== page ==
That’s the gist of the five-year economic development plan that Gov. J.B. Pritzker is releasing today.
“We need to grow jobs. We need to grow (salary) raises. The question is, how do we do that?” Pritzker said in an interview yesterday in his Thompson Center office. “This is a blueprint to set a foundation for growth.”
The most striking thing in the report is its call for emphasizing help for seven industry clusters: agriculture/agriculture tech, energy, information technology, life sciences/health care, manufacturing, transportation/logistics and small business.
Though some economists say trying to cherry-pick certain industries for help is a losing strategy compared to, say, across-the-board tax cuts, others counter that identifying and then nurturing and growing certain industry clusters has proved to pay big dividends. Pritzker clearly agrees with the latter sentiment, and pointed to New York, which a decade ago had little presence in the life sciences industry but has since targeted that field with major success.
“It’s not that we’re picking winners and losers,” said Erin Guthrie, who heads Pritzker’s Department of Commerce & Economic Opportunity and who sat in on the interview. “It’s that we’re picking six areas where we feel we should put in extra work because they’re fast-growing” and the state already has a significant presence in them.
In agriculture, which clearly already is a pillar of the state’s economy, the plan proposes to help better integrate tech solutions to problems including “eroded soils, more pests and pathogens, degraded quality of stored grain, and lower crop yields” from global warming. Pritzker wants to spend $420 million to expand broadband—mostly downstate—enlarge foreign trade zones to facilitate access by food processors and exporters, and increase joint-research efforts at academic and related facilities, such as the proposed Discovery Partners Institute in the South Loop here.
Another sector, information technology, is of particular importance to the Chicago area.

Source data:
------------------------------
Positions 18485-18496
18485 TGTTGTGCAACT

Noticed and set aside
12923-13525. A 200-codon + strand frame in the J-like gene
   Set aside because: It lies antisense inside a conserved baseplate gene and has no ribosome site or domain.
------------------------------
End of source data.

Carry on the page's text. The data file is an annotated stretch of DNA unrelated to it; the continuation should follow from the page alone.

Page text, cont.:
Pritzker cited research showing that, while Chicago still punches below its weight in attracting IT jobs, “we’re now on the map. We have all the makings.” To hit a higher gear, the state needs to make more capital available both for small startups and expansion-stage firms through efforts such as the just-implemented new tax incentive for data centers.
The Discovery Partners Institute in Chicago will need to raise $500 million in private capital before the state releases any of the $500 million in matching funds recently approved by the General Assembly—“I’m optimistic they’ll get there,” Pritzker said—but IT has lots of potential downstate, such as in redeveloping downtown areas favored by millennials, the plan says.
Pritzker’s tech plan would somewhat complement the P33 effort being led by his sister, former U.S. Commerce Secretary Penny Pritzker, and the Commercial Club.
One other area of particular note is life sciences/health care, a field in which Chicago long has sought to be a major player with both big research universities and big biotech firms based here but in which it has nonetheless lagged.
The report notes that R&D funding in the state has grown just 1.8 percent annually since 2011 compared to 4.6 percent nationally. Part of that was due to the temporary nature of the state’s R&D tax credit, which recently was extended to 2027, the report says. Among other steps that are needed: encouragement, but generally not state funding, to private industry in creating more web labs, extending the R&D credit to startup firms, better and more targeted job training and adaptive reuse of closed hospitals.
One other highlight of the report is that the recently passed $45 billion state infrastructure plan includes $492 million for the Create freight rail decongestion program that is key to Chicago’s status as the continent’s intermodal transportation capital. Another is adding and expanding intermodal logistics centers and directly connecting them to foreign trade zones.
Notably, the impact of Illinois’ rising tax level is not mentioned in the report. Asked about that, Pritzker said companies are more interested in talent and he noted that competing states, such as California, are doing quite well with their economies even though their tax rate is higher than ours.
The plan has much, much more to it. Take a look for yourself. Though intended to lead the state for the next five years, Pritzker said he actually hopes his blueprint will set a direction for decades beyond that.